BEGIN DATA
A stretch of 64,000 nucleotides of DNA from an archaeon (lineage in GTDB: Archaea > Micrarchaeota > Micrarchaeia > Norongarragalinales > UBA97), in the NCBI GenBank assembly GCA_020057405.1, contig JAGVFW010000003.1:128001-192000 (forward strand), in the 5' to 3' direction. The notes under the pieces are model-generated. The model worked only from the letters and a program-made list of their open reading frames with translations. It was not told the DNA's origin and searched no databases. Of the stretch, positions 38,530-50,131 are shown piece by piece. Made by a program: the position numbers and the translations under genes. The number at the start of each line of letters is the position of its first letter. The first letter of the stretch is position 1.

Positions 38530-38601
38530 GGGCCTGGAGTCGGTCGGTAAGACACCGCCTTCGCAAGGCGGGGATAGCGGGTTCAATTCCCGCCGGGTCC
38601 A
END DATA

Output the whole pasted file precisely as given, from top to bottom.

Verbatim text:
A stretch of 64,000 nucleotides of DNA from an archaeon (lineage in GTDB: Archaea > Micrarchaeota > Micrarchaeia > Norongarragalinales > UBA97), in the NCBI GenBank assembly GCA_020057405.1, contig JAGVFW010000003.1:128001-192000 (forward strand), in the 5' to 3' direction. The notes under the pieces are model-generated. The model worked only from the letters and a program-made list of their open reading frames with translations. It was not told the DNA's origin and searched no databases. Of the stretch, positions 38,530-50,131 are shown piece by piece. Made by a program: the position numbers and the translations under genes. The number at the start of each line of letters is the position of its first letter. The first letter of the stretch is position 1.

Positions 38530-38601
38530 GGGCCTGGAGTCGGTCGGTAAGACACCGCCTTCGCAAGGCGGGGATAGCGGGTTCAATTCCCGCCGGGTCC
38601 A